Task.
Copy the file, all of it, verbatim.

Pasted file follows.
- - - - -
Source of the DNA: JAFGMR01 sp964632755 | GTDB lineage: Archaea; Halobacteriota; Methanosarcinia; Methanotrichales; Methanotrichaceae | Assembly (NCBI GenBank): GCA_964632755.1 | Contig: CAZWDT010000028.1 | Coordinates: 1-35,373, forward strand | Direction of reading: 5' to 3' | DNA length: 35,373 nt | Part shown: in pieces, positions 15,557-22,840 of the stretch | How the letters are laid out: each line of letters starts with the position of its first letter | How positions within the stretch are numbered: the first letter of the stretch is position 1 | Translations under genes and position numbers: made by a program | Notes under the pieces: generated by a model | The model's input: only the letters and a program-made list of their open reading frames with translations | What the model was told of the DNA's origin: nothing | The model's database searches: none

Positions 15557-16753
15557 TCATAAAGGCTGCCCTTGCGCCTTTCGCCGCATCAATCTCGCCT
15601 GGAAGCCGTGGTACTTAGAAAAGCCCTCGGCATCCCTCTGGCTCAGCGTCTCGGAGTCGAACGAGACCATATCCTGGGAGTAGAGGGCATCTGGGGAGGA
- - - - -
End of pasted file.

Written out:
Source of the DNA: JAFGMR01 sp964632755 | GTDB lineage: Archaea; Halobacteriota; Methanosarcinia; Methanotrichales; Methanotrichaceae | Assembly (NCBI GenBank): GCA_964632755.1 | Contig: CAZWDT010000028.1 | Coordinates: 1-35,373, forward strand | Direction of reading: 5' to 3' | DNA length: 35,373 nt | Part shown: in pieces, positions 15,557-22,840 of the stretch | How the letters are laid out: each line of letters starts with the position of its first letter | How positions within the stretch are numbered: the first letter of the stretch is position 1 | Translations under genes and position numbers: made by a program | Notes under the pieces: generated by a model | The model's input: only the letters and a program-made list of their open reading frames with translations | What the model was told of the DNA's origin: nothing | The model's database searches: none

Positions 15557-16753
15557 TCATAAAGGCTGCCCTTGCGCCTTTCGCCGCATCAATCTCGCCT
15601 GGAAGCCGTGGTACTTAGAAAAGCCCTCGGCATCCCTCTGGCTCAGCGTCTCGGAGTCGAACGAGACCATATCCTGGGAGTAGAGGGCATCTGGGGAGGA